The former Prime Minister, Kevin Rudd, has stood down and been replaced by Julia Gillard as the leader of Australia.
“A special meeting of the party was held this morning at which the position of leader and deputy leader were selected,” a Labor spokesperson said. “The new leader of the Labor party was elected unopposed.”
But what does this mean for the major tech initiatives currently in place? With so many large plates spinning in the air, will everything come crashing down?
One of the most controversial issues currently backed by Rudd was the mandatory ISP filter. Communications Minister, Senator Stephen Conroy, has had the PM’s backing through thick and thin but Gillard is unlikely to do the same.
Telstra’s separation is unlikely to be changed at this late stage with agreements in place and industry support ringing clear.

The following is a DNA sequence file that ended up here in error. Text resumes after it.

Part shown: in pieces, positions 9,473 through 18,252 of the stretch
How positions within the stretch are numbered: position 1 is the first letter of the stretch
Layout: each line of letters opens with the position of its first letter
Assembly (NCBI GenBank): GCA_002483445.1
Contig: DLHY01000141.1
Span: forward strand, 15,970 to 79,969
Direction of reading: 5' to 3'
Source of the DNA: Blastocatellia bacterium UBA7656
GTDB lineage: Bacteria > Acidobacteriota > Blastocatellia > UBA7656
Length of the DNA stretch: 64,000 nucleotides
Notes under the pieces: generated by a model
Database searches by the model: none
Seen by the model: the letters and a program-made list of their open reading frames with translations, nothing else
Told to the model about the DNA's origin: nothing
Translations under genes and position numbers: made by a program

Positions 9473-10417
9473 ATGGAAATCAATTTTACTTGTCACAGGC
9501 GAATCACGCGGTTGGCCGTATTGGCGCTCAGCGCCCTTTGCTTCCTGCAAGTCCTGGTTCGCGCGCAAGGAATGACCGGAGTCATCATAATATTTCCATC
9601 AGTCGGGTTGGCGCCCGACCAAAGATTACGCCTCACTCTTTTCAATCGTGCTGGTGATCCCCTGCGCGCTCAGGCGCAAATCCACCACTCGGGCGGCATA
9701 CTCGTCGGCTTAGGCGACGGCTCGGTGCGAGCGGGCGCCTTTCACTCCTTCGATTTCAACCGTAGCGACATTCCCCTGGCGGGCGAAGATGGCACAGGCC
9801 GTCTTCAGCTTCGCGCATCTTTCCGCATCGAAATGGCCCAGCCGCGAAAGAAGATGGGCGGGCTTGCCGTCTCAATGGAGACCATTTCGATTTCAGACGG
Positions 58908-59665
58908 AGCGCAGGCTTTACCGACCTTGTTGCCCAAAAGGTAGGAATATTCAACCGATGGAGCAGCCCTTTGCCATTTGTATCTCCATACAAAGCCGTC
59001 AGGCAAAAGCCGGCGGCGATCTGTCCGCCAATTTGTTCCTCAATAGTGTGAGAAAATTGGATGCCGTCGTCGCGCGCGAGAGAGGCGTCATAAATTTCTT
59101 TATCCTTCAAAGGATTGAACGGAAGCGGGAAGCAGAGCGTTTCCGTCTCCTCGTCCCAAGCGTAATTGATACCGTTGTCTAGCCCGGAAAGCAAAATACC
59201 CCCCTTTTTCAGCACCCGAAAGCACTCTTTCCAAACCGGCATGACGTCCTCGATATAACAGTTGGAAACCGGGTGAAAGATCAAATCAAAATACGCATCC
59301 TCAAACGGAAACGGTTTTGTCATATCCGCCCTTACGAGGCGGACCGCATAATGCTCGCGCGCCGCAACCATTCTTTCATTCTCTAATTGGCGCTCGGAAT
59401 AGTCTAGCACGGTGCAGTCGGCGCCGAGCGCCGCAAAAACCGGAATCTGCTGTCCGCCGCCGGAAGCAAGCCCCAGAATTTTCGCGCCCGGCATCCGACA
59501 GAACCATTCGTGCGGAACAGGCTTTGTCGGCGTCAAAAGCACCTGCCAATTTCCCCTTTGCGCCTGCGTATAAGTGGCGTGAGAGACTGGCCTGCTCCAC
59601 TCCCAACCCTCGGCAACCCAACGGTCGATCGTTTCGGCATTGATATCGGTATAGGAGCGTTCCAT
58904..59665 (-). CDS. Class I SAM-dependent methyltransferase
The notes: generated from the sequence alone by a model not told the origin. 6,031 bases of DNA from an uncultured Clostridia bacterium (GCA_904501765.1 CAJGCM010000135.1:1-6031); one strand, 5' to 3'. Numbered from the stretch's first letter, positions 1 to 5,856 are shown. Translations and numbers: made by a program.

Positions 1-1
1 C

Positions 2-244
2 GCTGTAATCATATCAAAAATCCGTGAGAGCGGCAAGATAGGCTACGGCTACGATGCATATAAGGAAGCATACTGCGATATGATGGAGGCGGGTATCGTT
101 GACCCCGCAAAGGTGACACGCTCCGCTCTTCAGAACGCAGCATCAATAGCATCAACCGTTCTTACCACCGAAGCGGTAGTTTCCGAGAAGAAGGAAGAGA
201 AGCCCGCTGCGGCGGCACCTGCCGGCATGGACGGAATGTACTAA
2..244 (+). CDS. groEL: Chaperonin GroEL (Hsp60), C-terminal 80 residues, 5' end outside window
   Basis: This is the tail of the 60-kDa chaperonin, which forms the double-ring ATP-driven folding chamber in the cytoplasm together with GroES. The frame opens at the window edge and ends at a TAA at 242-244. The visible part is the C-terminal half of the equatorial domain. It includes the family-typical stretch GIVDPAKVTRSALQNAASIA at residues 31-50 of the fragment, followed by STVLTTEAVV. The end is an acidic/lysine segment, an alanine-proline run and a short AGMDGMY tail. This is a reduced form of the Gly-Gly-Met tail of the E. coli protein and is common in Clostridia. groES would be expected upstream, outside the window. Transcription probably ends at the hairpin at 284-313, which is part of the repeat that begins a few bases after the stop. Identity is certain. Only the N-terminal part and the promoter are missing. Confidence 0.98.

But Conroy will have bigger things to worry than policy. Former minister, Senator Kate Lundy, is keen to take on the role and is the same Left faction of the party as the new Prime Minister.
She’s called for the filter to be changed drastically and has been rallying support for her measures in the Federal Caucus of the Labor party. Lundy also backed Gillard in the recent leadership spill.
If the National’s recent vote to oppose the filter proved one thing, it is that ISP filtering is one of the most divisive tech issues to emerge in recent history. Dumping Conroy could be an easy vote buyer for the ALP.
Fortunately for Conroy, two major factors play in his favour. The first is the successful completion of the Telstra deal. The second is his former status as a Right faction power broker. Gillard owes much of her vote to the Right, and will owe them cabinet positions.
But as with any spill, all ministerial positions are up in the air. Some may use the chance to quit their roles while others will seek to consolidate their position.
The Minister for Finance and Deregulation, Lindsay Tanner, looked much safer in his position thanks to his strong performance, however, in a day of shocks he announced he would not be contesting the forthcoming election and was leaving politics.